What Are Perennial Flowers

Are you tired of buying potted summer flowers every year that barely last to Labor Day? You can save money long term as well as precious time by adding more perennial flowers to your patio and garden. If you're clueless why perennial flowers are different, the following information will help.

What are perennial flowers?

In a nutshell, perennial flowers grow for more than one season. When they are cut back at the end of summer or fall, they bloom again all by themselves the next spring. Perennial roots remain alive under the soil. While some perennial flower varieties might only come back a couple of years in succession, others have a much longer lifespan.

Do perennial flowers require special care?

The heartiest perennial flowers adapt to different climates and resist disease and pests. Other than watering them per horticultural guidelines and snipping off the heads of dead flowers (called deadheading) occasionally, they require very little care. Under the right conditions, perennial flowers offer a wealth of beautiful blooms all summer that can be cut and enjoyed indoors.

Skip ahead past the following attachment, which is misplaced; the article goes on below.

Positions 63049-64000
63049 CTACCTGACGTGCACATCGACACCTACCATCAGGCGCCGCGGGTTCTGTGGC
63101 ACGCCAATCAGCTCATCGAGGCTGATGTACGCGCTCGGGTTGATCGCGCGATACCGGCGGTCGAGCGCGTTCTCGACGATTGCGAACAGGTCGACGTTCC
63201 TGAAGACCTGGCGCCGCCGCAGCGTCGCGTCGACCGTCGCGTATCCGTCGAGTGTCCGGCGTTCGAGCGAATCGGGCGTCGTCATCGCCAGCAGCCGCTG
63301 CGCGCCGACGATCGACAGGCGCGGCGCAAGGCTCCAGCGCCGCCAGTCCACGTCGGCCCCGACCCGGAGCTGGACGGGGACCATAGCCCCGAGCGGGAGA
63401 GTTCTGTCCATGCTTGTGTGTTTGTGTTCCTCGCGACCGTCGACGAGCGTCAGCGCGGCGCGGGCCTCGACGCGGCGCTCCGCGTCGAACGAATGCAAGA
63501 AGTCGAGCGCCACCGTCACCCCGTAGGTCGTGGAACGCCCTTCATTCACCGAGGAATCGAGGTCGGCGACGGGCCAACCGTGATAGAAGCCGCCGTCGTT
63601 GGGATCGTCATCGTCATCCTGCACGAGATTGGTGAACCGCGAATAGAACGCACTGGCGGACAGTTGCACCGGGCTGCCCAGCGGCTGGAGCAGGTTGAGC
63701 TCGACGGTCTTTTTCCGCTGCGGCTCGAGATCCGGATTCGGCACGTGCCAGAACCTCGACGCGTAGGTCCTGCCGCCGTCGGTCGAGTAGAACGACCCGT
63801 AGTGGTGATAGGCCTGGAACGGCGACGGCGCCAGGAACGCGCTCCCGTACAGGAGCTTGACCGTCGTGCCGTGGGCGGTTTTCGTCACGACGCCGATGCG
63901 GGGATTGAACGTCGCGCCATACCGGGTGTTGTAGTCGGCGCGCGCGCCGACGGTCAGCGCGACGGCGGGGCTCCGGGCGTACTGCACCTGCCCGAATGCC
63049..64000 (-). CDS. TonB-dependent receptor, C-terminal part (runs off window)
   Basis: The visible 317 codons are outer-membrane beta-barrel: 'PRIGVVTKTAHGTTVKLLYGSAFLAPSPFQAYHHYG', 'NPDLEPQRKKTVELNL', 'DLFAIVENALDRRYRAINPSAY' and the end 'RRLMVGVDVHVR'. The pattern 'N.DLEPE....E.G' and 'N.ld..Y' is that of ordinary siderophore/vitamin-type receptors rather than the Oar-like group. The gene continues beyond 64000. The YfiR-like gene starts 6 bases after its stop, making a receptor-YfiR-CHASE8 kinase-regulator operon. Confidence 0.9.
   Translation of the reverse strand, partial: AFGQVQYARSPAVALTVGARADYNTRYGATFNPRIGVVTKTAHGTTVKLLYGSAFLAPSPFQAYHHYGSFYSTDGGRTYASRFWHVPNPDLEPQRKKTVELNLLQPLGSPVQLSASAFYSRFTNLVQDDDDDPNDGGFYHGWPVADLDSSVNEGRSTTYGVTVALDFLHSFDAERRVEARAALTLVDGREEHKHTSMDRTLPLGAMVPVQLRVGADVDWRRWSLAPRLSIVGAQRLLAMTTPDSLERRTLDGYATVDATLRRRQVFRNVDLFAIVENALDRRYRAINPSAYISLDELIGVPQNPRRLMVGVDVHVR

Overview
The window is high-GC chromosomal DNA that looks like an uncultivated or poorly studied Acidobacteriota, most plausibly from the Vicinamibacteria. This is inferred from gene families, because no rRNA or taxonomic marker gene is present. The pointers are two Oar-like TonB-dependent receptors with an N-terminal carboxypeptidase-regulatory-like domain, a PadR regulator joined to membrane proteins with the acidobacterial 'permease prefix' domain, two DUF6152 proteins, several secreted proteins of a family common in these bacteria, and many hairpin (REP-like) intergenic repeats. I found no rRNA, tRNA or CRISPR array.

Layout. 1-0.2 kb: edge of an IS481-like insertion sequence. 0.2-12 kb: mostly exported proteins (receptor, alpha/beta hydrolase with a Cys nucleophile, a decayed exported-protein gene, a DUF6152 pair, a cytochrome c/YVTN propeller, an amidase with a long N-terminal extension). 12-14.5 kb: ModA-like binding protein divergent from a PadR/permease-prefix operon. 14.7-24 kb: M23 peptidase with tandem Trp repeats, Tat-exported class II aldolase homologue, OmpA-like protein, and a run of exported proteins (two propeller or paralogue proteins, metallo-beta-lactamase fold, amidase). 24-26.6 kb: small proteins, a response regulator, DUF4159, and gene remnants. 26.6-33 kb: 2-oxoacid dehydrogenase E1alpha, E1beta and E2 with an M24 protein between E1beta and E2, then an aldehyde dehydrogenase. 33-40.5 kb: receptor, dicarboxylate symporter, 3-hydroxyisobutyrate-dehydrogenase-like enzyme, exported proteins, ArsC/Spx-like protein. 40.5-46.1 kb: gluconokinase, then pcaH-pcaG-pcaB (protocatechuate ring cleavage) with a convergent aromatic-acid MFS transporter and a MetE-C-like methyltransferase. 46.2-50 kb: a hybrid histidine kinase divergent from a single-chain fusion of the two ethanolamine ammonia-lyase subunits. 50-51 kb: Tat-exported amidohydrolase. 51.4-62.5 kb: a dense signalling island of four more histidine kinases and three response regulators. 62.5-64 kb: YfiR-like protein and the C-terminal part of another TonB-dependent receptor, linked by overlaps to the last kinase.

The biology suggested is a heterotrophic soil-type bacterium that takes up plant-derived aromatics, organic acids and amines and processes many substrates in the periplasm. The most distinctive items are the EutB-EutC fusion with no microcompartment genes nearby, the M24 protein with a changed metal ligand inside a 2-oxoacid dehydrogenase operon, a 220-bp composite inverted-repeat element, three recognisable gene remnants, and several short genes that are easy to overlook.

How perennial flowers reproduce

When you buy a perennial plant in a pot for replanting, it adapts every year through vegetative reproduction. Depending upon the type and variety of flower, reproduction occurs in structures such as bulbs, tubers, woody crowns or rhizomes. These specialized parts are what protect their roots and allow them to survive in a dormant state during cold and dry weather.

Other types of perennial flowers

In addition to annual flowers that have only one season of life, there are also two other groups that are similar to both perennials and annuals:

  • Annual/perennial: Depending upon the planting zone, flowers that fall into this group can behave as either an annual or a perennial. Climate and geography influence their lifespan. As an example, in southern climates, these plants grow faster and have a longer growing season than in northern zones. A black-eyed Susan flower might perform like an annual plant in Mississippi, but in Pennsylvania it grows like any other perennial.
  • Biennials: When grown from seeds, these flowers need two years to mature. During the first year, small leaves appear above the soil surface. It isn't until into the second year that stems appear, then flowers and finally seed formation occurs right before the flower dies.

Benefits of perennial flowers

Not all perennial flowers bloom at the same time, which makes them a versatile addition to any garden. Choose varieties that bloom in early and late summer or fall, and your garden will be alive with color for many months. Another benefit of perennial flowers is that even after their blooms fade, many have attractive, lush foliage that lasts even longer and adds unique textures and interest wherever they are planted.

When you add perennial flowers to your garden, doing so doesn't mean that you have to give up your favorite annuals. The best gardeners learn how to combine all types of flowers that turn their yard into a rainbow of colors.

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